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Comment Re:MS Surface has been on my mind lately... (Score 1) 293

I know I'm late to the party, but your statement that Windows has always been an exercise is frustration is most certainly true for you, but not everyone. For me, the last couple of iterations of MacOS before I sold my 15" MBP about a year ago were more of an exercise in frustration than Windows 10 has been.

Yeah, I'd have loved to use Linux as my primary OS but I was limited in what I could accomplish and limited in the hardware I could buy. I had certain things I wanted to accomplish with my new laptop ecosystem and Linux literally didn't have the hardware support at the time to do it. Yeah, it does now... but I would still find Linux intensely limiting due to my use cases today. And quite frankly the hardware support is still lagging far enough behind that it renders itself irrelevant to me pretty quickly.

Privacy concerns? I personally don't care. The metadata collection that Microsoft does is something I don't really give a monkeys about so long as I can get my work done in a simple and effective manner. Yeah, I do some blocking with PFBlocker on my firewall because why the hell not? Just because I don't mind the metadata collection, doesn't mean I'm going to make it easy for Microsoft. And unfortunately that doesn't help when my laptop leaves my house... but that's infrequent enough that I don't care.

I'm not a Microsoft shill, but neither do I care much about the operating system I run any more. I have very little software that's Windows-specific just as I had relatively little software that was Mac specific. I'm more concerned that the hardware I run is capable of working with me and helping me do my work and once I wrote up a list of hardware I wanted in my latest iteration, listed out the capabilities that I wanted and so on neither Mac OS nor Linux were an option for me. Like it or not, leading (or bleeding) edge hardware has never been either Apple's or Linux' strong suits. And there are some people who actually need that hardware.

For the record too, my transition into using Windows 10 was easy, and continues to be easy. My computer is really reliable and has had zero issues even considering I did an upgrade from Windows 8.1 to 10 (8.1 was the OS of choice when I got my current hardware). Usually I'd expect issues but I had surprisingly few. I had to uninstall a couple of pieces of software due to compatibility issues, but I didn't miss them either.

Comment Re:Posted from a Thinkpad (Score 1) 535

Well.. not until now... no...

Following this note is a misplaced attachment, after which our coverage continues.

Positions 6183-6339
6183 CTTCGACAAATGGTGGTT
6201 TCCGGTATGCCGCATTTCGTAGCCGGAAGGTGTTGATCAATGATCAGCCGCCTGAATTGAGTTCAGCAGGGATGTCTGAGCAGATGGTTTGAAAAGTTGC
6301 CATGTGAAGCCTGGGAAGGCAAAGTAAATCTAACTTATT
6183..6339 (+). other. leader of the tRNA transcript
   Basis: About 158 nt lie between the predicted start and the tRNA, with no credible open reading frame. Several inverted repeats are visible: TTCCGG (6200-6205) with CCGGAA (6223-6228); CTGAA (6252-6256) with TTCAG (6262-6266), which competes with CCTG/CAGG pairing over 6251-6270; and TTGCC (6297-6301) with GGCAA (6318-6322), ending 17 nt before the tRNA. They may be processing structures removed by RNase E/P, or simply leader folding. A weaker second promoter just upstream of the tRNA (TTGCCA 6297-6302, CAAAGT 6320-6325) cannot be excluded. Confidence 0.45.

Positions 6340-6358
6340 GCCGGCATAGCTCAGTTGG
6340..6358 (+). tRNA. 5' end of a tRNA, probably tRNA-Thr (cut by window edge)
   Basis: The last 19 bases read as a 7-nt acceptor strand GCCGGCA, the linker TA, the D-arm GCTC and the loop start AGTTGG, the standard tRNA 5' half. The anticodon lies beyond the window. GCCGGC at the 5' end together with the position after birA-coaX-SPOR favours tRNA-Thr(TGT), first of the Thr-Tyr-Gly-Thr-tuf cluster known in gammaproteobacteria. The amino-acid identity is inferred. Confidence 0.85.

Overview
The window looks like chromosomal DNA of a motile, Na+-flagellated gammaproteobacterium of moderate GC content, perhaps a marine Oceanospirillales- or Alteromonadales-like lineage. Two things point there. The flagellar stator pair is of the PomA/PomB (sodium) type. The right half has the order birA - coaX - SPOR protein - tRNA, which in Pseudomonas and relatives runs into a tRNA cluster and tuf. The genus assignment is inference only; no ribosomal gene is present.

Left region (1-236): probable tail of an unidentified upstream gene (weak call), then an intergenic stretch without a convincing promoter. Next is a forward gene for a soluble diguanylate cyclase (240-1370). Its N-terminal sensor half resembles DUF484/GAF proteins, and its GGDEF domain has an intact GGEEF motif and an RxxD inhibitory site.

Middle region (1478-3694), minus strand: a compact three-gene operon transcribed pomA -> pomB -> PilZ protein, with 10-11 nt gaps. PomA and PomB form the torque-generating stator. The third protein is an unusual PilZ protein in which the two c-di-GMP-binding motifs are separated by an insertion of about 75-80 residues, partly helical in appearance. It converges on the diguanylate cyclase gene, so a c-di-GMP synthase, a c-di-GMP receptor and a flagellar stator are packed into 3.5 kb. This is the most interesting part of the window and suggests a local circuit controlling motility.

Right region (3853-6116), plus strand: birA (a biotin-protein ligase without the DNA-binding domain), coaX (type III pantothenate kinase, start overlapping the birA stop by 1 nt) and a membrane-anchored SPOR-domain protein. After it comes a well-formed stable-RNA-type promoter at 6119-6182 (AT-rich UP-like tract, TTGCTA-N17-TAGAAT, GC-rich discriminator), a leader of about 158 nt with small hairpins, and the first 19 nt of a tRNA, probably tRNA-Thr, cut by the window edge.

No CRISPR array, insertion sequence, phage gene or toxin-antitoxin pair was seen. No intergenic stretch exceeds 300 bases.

That's awesome. I'm glad Windows caught up finally. How about Linux, was I at least right about that part?

Nope. Linux has had multi-touch and gesture support at least as long as Windows and perhaps longer. I will concede here that Apple were first to market here, but they haven't really done anything terribly interesting with the technology since.

Comment Re:End of AOSP? (Score 1) 197

Google is changing. Well, in truth Alphabet is changing; they want to compete more directly with Apple with their own "Halo" device. The previous Nexus devices (I had a few that I loved) were cheap... but they were also cheap in the sense they were plastic and never top-tier hardware. These new devices are true flagship devices... though the memory is a bit smaller than I might expect in a modern flagship (4GB when many manufacturers are looking at 6)... though with a pretty fat CPU to keep up with it.

For my part, I pre-ordered Pixels for myself and my girlfriend yesterday. My phone is getting pretty long in the tooth (first-gen Moto X) so it's time... and honestly the price while higher than I might've liked isn't too much of a hardship for someone who's been into unlocked phones for years. I haven't been on a contract with a carrier since my iPhone 3GS (long time ago now)... I'm much happier buying unlocked.

Comment OneNote is Microsoft's Best Product (Score 1) 286

Seriously, there's really no competing products beyond OneNote.

I was an Evernote subscriber up until recently; I simply found that the functionality was too easily duplicated in OneNote; Evernote literally provided me zero advantages.

Now, my history is I have always been an open-source fan, run Linux since the early pre-1.0 kernel days, and ran Apple Macs for years before finally migrating back to Windows about 2 years ago. Mostly I did that because of work, but I had gotten a Surface Pro about 4 years ago or thereabouts that I absolutely fell in love with for a portable, simple computer with which I could also do some awesome note-taking with the stylus. This includes drawings on the screen when I need to (which in my job these days is often).

When my Surface Pro got long in the tooth I moved to a Dell Venue 11 Pro, which is what I'm typing this response on. As well as being a really good tablet, it also has an extremely good keyboard if you get the accessory keyboard with the integrated battery. It also has the advantage of giving me runtimes on battery that are just insane and I have never come close to killing both batteries (though I have drained the battery once or twice in tablet-only mode). At this point I have dozens of OneNote notebooks, many of which are archive/reference... but the new active ones are synced to all my devices at once. That means that when I get home to my nice big desktop machine, I can bring up those notes without even thinking about it; no saving to a Dropbox-alike solution, the notes are just there. And I can slide them off to a second screen I'm using for reference material while I work on the action items from those notes on my nice comfortable desktop. Meanwhile my Venue sits quietly on its charger waiting to be taken out again.